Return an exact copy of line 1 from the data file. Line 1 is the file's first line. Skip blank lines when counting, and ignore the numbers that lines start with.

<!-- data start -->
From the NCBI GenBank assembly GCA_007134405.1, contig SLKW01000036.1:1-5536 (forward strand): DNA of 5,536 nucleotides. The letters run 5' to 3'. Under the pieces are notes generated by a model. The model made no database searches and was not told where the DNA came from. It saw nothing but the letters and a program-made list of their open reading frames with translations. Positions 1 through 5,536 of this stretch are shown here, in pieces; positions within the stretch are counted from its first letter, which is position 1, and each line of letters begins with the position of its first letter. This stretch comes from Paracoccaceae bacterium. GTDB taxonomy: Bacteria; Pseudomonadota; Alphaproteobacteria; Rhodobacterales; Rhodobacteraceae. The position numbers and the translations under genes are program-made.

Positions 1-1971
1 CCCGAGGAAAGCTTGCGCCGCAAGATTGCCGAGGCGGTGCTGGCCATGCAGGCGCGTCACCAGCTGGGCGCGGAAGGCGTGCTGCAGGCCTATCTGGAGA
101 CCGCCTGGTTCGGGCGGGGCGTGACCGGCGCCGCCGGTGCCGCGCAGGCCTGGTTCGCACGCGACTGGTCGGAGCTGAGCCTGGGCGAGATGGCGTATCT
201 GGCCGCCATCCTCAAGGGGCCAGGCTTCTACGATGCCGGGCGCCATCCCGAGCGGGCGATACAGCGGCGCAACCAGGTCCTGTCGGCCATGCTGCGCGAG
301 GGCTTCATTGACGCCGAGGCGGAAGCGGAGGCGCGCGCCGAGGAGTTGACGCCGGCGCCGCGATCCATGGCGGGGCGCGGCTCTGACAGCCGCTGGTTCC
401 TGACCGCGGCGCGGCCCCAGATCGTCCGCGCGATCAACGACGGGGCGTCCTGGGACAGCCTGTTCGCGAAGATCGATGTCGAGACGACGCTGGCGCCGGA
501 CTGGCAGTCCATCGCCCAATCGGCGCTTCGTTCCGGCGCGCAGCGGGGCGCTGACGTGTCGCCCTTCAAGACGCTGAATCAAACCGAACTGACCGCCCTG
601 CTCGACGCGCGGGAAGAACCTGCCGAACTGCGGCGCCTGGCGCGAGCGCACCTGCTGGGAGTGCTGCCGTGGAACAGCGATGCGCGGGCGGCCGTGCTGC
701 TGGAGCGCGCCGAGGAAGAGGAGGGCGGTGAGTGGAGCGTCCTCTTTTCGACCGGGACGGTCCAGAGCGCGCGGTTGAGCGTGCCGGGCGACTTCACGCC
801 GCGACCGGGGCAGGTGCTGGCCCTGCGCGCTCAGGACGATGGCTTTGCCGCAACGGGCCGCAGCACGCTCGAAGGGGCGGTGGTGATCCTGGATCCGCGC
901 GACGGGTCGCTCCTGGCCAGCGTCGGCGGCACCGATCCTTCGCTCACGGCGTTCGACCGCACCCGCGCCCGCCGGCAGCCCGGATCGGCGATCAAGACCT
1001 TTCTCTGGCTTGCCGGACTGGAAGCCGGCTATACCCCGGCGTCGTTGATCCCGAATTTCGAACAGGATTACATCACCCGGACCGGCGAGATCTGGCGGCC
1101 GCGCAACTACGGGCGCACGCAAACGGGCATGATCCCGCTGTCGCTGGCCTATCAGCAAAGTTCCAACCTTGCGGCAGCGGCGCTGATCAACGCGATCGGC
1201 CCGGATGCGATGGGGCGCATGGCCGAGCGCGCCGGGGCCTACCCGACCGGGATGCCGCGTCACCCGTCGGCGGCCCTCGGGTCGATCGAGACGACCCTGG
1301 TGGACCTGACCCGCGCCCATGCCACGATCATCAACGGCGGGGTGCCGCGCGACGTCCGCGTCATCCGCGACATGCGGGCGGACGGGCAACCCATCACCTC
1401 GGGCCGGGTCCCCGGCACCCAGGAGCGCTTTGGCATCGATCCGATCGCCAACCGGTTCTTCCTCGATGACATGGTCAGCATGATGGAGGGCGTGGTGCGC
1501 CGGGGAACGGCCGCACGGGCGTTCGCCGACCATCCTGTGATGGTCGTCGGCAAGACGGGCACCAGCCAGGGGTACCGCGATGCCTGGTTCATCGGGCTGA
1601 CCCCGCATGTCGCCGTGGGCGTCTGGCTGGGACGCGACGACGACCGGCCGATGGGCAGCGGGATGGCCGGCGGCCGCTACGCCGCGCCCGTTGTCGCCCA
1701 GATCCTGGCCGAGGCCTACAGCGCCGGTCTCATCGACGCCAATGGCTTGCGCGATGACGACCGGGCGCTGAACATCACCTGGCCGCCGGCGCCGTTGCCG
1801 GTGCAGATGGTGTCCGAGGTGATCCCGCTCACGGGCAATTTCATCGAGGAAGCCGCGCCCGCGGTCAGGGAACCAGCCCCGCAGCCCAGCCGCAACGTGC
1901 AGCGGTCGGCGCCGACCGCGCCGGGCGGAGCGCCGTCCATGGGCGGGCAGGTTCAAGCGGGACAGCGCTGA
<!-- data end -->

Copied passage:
From the NCBI GenBank assembly GCA_007134405.1, contig SLKW01000036.1:1-5536 (forward strand): DNA of 5,536 nucleotides. The letters run 5' to 3'. Under the pieces are notes generated by a model. The model made no database searches and was not told where the DNA came from. It saw nothing but the letters and a program-made list of their open reading frames with translations. Positions 1 through 5,536 of this stretch are shown here, in pieces; positions within the stretch are counted from its first letter, which is position 1, and each line of letters begins with the position of its first letter. This stretch comes from Paracoccaceae bacterium. GTDB taxonomy: Bacteria; Pseudomonadota; Alphaproteobacteria; Rhodobacterales; Rhodobacteraceae. The position numbers and the translations under genes are program-made.